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Wetlands and nonpoint source pollution have a complex relationship. Wetlands are intricate ecosystems that have attributes of other waterbodies and upland areas. Wetland naturally perform pollution prevention and treatment functions, but are also protected by state, federal, and in some counties, local laws and regulations. Using engineering and science, we have found ways to replicate the functions of wetlands and use constructed wetlands to clean up water from both point and nonpoint sources. This guide is meant to orient you to the key concepts and issues regarding wetlands and nonpoint source pollution.
Note: We strongly recommend consulting with program staff before beginning the process of planning and designing a wetland best management practice.
Wetlands are an important ecosystem in Indiana. The Indiana Department of Environmental Management (IDEM) regulates wetlands under state and federal law, and has a comprehensive website that provides definitions, wetland functions, the extent of wetlands, and other useful information. Most importantly, the website details the federal regulatory program and state regulatory program that protect these resources.
Wetlands that are covered by these programs cannot, under any circumstances, be used to treat point or nonpoint source pollution.
It is possible to replicate the functions of natural wetlands in an engineered setting. A constructed wetland is a wetland restored or created in order to treat some form of point or nonpoint source pollutant. Constructed wetlands differ from natural wetlands in that they are specifically designed to treat certain types of pollutants. In addition, constructed wetlands are not regulated by state and federal laws. It is important to note that constructed wetlands are not “mitigation wetlands”, that is, wetlands created, restored, or enhanced to replace wetlands impacted by the placement of dredged or fill materials. Mitigation wetlands are requirements of state and federal permits and are considered to be waters of the state.
A number of terms are used in the world of wetland best management practices and wetland restoration. To help you understand how IDEM’s nonpoint source grant program views wetlands, the following definitions are listed below. These definitions only apply to IDEM’s nonpoint source grants program - note that federal and state regulatory programs may define wetlands differently. These definitions do not supersede definitions found in state or federal statutes and regulations.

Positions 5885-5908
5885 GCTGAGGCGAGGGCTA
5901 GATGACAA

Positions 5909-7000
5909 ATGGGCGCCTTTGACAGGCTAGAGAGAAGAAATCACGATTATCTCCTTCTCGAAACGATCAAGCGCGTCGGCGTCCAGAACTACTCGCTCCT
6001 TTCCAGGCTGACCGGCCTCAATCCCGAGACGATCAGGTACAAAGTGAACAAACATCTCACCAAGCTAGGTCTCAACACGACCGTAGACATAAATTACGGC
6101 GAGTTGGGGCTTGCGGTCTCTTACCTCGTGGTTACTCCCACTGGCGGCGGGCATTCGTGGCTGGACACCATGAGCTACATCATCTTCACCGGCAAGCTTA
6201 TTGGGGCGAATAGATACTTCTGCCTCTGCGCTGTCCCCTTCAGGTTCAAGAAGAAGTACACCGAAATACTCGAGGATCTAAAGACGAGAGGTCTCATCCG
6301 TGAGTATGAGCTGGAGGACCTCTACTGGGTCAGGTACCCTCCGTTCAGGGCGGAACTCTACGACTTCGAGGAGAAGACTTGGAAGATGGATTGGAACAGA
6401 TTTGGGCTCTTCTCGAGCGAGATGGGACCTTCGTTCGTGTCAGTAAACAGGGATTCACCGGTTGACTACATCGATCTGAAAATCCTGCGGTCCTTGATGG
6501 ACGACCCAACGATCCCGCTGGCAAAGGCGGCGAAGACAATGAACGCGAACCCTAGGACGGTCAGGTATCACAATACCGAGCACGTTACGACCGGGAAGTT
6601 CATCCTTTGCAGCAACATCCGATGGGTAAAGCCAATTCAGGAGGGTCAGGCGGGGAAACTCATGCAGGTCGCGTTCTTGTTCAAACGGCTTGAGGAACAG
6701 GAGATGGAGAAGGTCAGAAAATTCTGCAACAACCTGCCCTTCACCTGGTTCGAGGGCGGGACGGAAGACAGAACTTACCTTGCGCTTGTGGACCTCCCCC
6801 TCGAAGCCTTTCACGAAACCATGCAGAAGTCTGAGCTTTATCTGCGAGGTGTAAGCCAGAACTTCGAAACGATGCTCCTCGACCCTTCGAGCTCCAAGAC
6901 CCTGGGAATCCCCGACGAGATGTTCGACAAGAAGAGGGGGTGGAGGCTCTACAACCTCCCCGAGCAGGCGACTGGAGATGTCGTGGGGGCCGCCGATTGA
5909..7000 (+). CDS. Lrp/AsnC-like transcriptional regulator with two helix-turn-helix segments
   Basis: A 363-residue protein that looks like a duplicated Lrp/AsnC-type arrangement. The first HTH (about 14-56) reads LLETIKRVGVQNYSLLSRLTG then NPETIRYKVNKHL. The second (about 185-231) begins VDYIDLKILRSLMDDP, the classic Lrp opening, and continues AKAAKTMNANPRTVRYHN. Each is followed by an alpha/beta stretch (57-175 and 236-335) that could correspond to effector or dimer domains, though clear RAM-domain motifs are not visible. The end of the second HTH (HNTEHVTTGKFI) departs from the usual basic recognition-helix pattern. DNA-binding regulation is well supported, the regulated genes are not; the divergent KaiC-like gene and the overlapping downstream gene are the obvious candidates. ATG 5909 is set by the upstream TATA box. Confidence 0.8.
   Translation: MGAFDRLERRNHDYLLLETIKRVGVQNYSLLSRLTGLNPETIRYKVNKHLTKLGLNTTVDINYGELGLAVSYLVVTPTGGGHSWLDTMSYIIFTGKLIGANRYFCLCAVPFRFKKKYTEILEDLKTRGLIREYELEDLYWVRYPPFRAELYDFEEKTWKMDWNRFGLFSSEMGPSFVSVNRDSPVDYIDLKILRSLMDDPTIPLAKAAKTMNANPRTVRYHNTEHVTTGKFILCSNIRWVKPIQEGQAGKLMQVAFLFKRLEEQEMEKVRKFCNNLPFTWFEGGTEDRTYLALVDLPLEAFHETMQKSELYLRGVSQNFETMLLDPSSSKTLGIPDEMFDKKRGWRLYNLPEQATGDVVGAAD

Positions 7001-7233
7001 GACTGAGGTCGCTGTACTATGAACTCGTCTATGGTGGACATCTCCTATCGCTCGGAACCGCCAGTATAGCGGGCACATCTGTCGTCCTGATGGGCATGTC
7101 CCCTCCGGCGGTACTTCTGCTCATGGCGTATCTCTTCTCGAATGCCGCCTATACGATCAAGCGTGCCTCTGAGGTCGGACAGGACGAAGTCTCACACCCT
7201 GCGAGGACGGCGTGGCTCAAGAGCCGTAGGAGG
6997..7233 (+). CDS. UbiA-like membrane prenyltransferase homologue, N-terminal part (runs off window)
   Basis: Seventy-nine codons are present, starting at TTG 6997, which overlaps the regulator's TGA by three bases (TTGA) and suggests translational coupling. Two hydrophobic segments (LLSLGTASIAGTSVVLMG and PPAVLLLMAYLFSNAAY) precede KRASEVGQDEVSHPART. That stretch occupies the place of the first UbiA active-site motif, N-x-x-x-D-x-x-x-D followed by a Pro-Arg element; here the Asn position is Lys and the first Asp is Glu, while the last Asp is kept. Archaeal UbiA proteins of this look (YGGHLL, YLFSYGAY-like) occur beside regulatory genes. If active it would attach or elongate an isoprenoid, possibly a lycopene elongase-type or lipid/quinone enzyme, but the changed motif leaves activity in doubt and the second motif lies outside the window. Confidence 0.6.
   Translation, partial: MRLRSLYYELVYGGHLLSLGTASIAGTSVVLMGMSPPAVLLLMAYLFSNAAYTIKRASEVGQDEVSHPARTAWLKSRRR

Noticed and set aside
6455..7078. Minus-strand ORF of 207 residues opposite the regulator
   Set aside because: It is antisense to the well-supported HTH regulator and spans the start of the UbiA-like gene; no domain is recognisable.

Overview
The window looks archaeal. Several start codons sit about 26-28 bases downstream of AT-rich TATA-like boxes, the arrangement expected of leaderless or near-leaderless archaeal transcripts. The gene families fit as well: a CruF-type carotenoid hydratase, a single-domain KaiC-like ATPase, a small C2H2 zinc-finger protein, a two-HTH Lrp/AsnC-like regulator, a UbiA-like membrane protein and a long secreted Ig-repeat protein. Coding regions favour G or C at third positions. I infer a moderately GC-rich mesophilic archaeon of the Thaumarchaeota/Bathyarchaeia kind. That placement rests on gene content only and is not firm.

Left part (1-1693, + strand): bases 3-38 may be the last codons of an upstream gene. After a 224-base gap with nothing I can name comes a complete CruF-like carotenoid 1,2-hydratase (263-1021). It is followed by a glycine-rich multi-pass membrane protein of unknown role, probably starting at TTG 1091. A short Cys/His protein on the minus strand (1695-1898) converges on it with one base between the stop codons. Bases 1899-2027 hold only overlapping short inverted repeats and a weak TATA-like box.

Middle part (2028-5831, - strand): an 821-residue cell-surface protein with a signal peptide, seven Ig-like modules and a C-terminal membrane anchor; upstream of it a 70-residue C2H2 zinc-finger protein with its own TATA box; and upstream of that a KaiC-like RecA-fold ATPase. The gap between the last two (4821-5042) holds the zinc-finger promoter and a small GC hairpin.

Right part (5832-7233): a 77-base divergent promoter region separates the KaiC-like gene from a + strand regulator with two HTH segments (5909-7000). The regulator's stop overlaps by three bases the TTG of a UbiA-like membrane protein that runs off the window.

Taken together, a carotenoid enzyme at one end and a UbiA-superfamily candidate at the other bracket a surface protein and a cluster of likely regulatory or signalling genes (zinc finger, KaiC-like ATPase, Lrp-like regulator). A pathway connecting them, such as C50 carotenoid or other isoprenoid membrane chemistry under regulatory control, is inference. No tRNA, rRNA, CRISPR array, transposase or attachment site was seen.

A wetland developed by the manipulation of the physical, chemical, or biological characteristics present to develop an aquatic resource that did not previously exist at an upland site. Creation results in a gain in aquatic resource area and functions.
A wetland developed by altering the physical, chemical, or biological characteristics of an aquatic resource to heighten, intensify, or improve a specific aquatic resource function(s). Enhancement results in the gain of selected aquatic resource function(s), but may also lead to a decline in other aquatic resource function(s). Enhancement does not result in a gain in aquatic resource area.
A wetland which has zero surface water connections to a Water of the State.
A wetland where nearby actions have removed a threat or prevented the decline of an aquatic resource. Preserving wetlands also includes activities commonly associated with the protection and maintenance of aquatic resources through the implementation of appropriate legal and physical mechanisms. Preservation does not result in a gain of aquatic resource area or functions.
A wetland developed by manipulation of the physical, chemical, or biological characteristics of a site with the goal of returning natural/historic functions to a former or degraded aquatic resource. Restoration is divided into two categories: reestablishment and rehabilitation.
The manipulation of the physical, chemical, or biological characteristics of a site with the goal of returning natural historic functions to a former aquatic resource. Reestablishment results in rebuilding a former aquatic resource and results in a gain in aquatic resource area and functions.
The manipulation of the physical, chemical, or biological characteristics of a site with the goal of repairing natural historic functions to a degraded aquatic resource. Rehabilitation results in a gain in aquatic resource function, but does not result in a gain in aquatic resource area.
The following are examples of wetland best management practices, specifications, and supplementary information. These are provided as a guide – individual project planning and design utilizing soil scientists and wetland experts that are familiar with your watershed is a must in order to insure compliance with existing laws and to have a successful practice designed and installed.